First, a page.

01-24-2012, 11:35 PM
I've had similar problems with a Morat. I will need to find a "stupid-proof" morat recipe before I attempt it again.

Chevette Girl
01-25-2012, 02:02 AM
I've never tried morat... but agitation and light vacuum seems to be slowly pulling the diesel scent out of the blueberry mel. And I don't think adding boiled yeasties hurt either...

Chevette Girl
01-27-2012, 03:01 AM
...apparently it REALLY didn't hurt, in fact it's started up the fermentation again :) So I guess this one will finally finish, despite being sulphited twice. Aeration, agitation and well-nuked bread yeast, go figure.

I'm now wondering if renewing fermentation might not be a good way to bubble out the diesel stink? I may try it if I ever notice another batch that's done this in the carboy.

02-06-2012, 01:51 PM
I don't have a solution. I'm more curious that the scent is like diesel. I drive a diesel truck and I can't imagine my drink smelling like the bottle of fuel I drained from the filter canister. :o

I'm wondering if there is a contaminant introduced, unbeknownst to you, that is common to your prep/santize/racking procedure? (Then the contaminant sits in the mead and multiplies with time & age) So I'll ask this:

What kind of water are you using in the fermentation? What are your sanitizing procedures? Do you use bottles/equipment that is still wet from sink water? What sanitizer? Do you use any towels or dish rags? What kind of detergent or dryer sheets do you use? Basically is there a common mechanical process between all those batches that introduces a contaminant?

It might be something small that might seem inconsequential but after time it is magnifying. I would say, try to break down every detail to extreme and see if you can find something that might be the culprit.

Hope you find it. :)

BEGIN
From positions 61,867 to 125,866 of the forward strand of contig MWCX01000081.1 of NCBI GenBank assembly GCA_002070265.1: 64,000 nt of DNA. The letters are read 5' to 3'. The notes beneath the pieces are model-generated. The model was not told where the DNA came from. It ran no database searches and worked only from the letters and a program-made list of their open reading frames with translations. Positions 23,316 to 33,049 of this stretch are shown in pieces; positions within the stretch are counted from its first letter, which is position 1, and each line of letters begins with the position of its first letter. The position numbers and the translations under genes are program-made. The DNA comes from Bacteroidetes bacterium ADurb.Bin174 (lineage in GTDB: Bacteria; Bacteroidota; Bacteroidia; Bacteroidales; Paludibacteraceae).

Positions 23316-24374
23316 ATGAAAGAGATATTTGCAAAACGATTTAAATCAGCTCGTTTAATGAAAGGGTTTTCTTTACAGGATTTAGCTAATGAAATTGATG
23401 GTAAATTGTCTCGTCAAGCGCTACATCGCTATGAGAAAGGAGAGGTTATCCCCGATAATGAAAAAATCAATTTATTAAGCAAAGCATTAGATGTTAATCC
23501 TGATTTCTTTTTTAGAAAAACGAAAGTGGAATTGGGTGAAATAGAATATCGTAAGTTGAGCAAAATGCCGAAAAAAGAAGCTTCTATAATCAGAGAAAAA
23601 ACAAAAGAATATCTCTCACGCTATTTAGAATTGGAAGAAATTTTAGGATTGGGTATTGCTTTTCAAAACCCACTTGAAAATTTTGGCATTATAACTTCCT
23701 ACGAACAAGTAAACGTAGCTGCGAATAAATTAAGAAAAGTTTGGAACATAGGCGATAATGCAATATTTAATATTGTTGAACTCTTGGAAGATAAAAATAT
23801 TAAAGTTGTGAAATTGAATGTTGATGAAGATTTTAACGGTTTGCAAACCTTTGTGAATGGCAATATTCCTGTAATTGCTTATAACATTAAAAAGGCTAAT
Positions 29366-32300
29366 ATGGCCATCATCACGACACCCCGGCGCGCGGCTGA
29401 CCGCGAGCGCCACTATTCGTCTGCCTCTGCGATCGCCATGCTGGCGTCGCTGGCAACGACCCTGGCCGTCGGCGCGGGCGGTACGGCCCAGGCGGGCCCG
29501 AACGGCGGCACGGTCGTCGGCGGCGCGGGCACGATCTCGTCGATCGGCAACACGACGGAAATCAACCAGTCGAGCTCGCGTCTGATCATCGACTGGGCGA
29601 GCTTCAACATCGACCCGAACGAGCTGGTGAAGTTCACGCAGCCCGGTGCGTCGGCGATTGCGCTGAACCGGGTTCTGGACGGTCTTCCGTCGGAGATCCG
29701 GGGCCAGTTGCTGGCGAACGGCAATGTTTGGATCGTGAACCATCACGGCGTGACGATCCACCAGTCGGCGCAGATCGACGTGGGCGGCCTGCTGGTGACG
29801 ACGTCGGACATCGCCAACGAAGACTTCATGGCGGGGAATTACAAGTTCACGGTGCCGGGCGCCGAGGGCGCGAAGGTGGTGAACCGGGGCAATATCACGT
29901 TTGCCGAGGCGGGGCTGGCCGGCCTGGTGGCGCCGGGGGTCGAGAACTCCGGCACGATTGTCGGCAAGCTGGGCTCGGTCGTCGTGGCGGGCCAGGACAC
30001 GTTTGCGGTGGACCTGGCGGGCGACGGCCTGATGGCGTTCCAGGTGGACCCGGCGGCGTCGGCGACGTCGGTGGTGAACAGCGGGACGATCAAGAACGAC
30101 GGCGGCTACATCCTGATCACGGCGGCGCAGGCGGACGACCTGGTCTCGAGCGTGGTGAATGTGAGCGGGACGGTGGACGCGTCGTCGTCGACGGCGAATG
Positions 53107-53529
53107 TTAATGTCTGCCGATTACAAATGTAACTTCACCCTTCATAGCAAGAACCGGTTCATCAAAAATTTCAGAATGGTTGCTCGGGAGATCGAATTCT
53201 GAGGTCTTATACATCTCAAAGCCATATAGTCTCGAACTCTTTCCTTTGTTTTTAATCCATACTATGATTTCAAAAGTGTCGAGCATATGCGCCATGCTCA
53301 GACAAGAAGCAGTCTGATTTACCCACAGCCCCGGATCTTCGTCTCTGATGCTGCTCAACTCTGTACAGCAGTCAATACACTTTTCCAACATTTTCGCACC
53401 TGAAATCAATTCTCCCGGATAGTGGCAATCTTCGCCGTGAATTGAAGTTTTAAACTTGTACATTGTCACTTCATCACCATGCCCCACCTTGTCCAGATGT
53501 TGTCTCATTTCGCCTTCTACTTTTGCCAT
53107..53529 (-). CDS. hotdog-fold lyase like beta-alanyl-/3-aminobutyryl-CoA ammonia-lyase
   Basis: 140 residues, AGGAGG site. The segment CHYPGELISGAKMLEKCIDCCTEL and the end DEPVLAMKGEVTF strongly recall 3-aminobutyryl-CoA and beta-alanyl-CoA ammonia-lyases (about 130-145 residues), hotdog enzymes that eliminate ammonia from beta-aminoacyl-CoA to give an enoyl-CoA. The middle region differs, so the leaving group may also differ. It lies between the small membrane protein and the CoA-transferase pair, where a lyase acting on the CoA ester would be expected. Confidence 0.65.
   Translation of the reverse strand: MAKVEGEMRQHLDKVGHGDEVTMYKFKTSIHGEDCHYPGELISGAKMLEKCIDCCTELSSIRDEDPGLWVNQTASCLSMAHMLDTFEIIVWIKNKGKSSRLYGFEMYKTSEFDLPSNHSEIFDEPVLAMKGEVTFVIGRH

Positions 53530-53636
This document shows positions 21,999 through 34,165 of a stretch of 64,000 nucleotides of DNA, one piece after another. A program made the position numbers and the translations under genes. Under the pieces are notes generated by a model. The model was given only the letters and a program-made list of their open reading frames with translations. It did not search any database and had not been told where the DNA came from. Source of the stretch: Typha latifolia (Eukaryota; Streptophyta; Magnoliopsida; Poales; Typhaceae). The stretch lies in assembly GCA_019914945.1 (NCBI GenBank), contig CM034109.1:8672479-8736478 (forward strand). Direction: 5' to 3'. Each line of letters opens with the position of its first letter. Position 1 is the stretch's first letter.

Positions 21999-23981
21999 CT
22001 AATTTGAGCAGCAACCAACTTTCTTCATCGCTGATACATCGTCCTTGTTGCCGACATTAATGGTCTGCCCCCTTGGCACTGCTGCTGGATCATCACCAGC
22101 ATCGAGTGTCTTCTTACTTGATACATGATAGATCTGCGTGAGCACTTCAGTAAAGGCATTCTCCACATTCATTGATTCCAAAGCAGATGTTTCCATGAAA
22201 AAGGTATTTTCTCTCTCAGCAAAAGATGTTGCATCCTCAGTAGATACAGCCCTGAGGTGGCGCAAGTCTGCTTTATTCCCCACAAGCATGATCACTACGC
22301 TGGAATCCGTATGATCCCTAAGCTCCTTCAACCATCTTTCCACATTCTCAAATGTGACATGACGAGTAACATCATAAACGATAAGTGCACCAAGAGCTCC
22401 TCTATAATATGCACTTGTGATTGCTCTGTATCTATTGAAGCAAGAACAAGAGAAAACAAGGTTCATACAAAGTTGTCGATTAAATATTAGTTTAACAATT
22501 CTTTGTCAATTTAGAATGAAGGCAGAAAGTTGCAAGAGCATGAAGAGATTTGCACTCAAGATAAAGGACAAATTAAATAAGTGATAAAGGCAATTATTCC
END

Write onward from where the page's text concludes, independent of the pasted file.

Chevette Girl
02-13-2012, 06:38 PM
I always use the same tap water and my sanitation procedures are pretty solid, if it touches the mead, the last thing it touches before it goes in is metabisuplhite sanitizer. I have used pretty much the same processes and procedures for sanitizing since day 1, and this is 3 batches of 140... I think the first one I noticed was before bottling, the second one happened in the bottles because it was fine before I bottled it, and the most recent one happened during bulk aging. The last one even had the fruit bag in common with a batch that didn't do this... Two were with honey, one was with sugar... Two of them were started on the same day but that's where the similarity ended, I don't think I even used the same kind of yeast on them...

02-13-2012, 07:33 PM
Do you have an oil tank for your furnace?

Chevette Girl
02-13-2012, 08:36 PM
Nope, electric heating... and the Chevette's gasoline. No, there's no diesel fuel contamination or anything. Just some weird-ass odour...

Ooga Booga
03-29-2016, 03:15 PM
I had a similar experience when I tried to make some blueberry wine with D254. I used store bought frozen fruit and ran it dry at a reasonable fermentation temp. It had a ferocious diesel smell. Never figured out what did it. Always wondered if there was some funky pesticide or something that did it. Had to dump it in the end. It was so bad that my bucket still reeks of petroleum after several months and washings. New car wash bucket....